To receive the sacrament of Matrimony worthily, it is necessary to be a practicing church member, to know the duties of married life, and to obey the marriage laws of the Church. The couple must be of proper age, physically capable of being married. There must be no close blood relationship. Both Holy Scripture and Sacred Tradition emphasize the indissoluble character of the marriage, recognizing only one cause for the dissolution of the marriage tie—marital unfaithfulness; the Scriptural word is “fornication” (Matt. 5: 32, 19: 9). Second and third marriages are not looked upon with favor by the Church.
The purpose of marriage is very sacred. In Matrimony, a man and his wife are called to take part in the work of the Creator. If married people think about this fact, they surely will not neglect their duties toward their children, the chief of which is to “rear them in the discipline and admonition of the Lord” (Eph. 6: 4).
Besides the aim of bringing children into the world, Marriage is also instituted for the mutual support of man and woman. “It is not good for man to be alone,” said God after creating Adam, “Let us make him a helper like unto himself” (Gen. 2: 18). What are some of the duties of husband and wife in the married state of life? The first duty of husband and wife is to be faithful to each other. They vow fidelity to one another at the marriage. With the disappearance of faithfulness the conjugal happiness ends. The married parties should bear with each other’s faults and infirmities.
Husband and wife must comfort and support each other in their common life. The wife can influence her husband for good more by meekness and devotion, than by nagging and arguing. The husband can win the heart of his wife more by companionship and consideration, than by wealth and force. “Husbands, love your wives, as Christ also loved the Church” (Eph. 5: 25) says St. Paul. “Wives, be subject to your husbands, as to the Lord” (Eph. 5: 22), adds the same Apostle. The wife should obey her husband as the head of the family (Eph. 5: 23).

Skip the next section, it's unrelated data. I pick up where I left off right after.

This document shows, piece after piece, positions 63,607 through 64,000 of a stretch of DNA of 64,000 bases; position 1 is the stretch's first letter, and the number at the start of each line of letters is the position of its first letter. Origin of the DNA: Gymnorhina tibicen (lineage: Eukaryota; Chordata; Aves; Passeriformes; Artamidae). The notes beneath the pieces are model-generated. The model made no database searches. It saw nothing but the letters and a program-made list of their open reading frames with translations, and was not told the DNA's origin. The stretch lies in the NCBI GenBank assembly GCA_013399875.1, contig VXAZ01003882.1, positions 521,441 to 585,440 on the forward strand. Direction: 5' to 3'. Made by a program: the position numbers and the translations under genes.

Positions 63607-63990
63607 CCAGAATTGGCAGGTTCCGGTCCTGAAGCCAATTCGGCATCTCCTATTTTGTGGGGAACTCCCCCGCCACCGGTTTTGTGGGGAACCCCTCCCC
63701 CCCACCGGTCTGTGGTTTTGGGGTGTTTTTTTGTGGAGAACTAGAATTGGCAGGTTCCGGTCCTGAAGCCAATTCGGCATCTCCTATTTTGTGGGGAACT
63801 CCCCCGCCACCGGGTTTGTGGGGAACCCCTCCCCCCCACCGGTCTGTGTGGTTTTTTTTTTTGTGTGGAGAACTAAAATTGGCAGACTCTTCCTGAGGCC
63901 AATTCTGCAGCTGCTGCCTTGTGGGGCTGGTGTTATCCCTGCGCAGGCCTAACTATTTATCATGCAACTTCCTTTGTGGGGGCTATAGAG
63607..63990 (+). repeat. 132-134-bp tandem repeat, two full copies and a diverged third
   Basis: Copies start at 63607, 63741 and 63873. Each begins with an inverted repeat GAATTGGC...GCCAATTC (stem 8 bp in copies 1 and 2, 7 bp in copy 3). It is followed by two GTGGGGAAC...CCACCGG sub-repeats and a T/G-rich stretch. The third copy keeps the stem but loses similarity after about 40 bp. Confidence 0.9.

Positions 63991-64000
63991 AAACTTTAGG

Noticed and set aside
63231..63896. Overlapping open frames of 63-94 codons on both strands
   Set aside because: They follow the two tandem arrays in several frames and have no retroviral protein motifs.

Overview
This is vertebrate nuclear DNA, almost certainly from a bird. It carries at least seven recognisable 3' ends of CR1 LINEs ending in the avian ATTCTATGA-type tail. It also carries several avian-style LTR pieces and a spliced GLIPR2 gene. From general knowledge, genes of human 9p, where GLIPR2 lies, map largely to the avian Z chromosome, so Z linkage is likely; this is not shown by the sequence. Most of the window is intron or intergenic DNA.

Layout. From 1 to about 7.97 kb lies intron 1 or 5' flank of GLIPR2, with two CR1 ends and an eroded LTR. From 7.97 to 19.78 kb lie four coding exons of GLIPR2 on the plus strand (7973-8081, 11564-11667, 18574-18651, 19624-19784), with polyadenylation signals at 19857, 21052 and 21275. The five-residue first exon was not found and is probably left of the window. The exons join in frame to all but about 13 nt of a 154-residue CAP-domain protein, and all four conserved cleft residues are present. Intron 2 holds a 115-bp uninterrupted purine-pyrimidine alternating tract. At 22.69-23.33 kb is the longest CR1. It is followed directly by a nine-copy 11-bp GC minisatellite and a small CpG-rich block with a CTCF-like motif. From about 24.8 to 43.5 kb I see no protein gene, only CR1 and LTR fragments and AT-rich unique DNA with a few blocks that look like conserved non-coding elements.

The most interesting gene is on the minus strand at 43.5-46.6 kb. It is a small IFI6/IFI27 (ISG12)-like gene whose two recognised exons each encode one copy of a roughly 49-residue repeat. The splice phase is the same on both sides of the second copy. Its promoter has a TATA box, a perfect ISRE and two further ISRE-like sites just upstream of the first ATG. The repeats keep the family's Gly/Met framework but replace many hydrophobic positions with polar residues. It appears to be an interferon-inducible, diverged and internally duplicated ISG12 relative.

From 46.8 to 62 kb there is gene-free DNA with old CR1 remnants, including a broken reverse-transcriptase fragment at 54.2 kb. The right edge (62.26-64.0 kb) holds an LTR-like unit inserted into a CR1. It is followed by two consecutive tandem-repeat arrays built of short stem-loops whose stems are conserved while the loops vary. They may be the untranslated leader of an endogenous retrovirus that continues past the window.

The man is the breadwinner and the head of the family. The wife is the queen and mother. In a true Christian marriage there is no question of first or second. There is no competition or superiority between wife and husband; for, as the Bible states, “They are no longer two, but one flesh” (Matt. 19: 6).
Through marriage the couple enters into the society formally ,and effectively. It is the beginning of all permanent relations among men. The character of a nation depends more on family discipline than on the civil constitutions or even the school system.
As mothers are mainly responsible for the social training of the children, mothers of a generation are of more importance than the government of the state itself. The family is the unit which makes up the nation and humanity. If the family influence is evil, no code of laws can rectify the resulting evil in society. On the contrary, if the family influence is good, any external evil influence will have little effect upon the social good order.
Monday-Friday from 9:30am to 4:00pm.
2300 Yamato Rd., Boca Raton, FL 33431
Tel: (561) 994-2335
Fax: (561) 994-9375
If the case of pastoral emergency please contact Rev. Fr. Sevak Gabrielyan at (860) 751-8784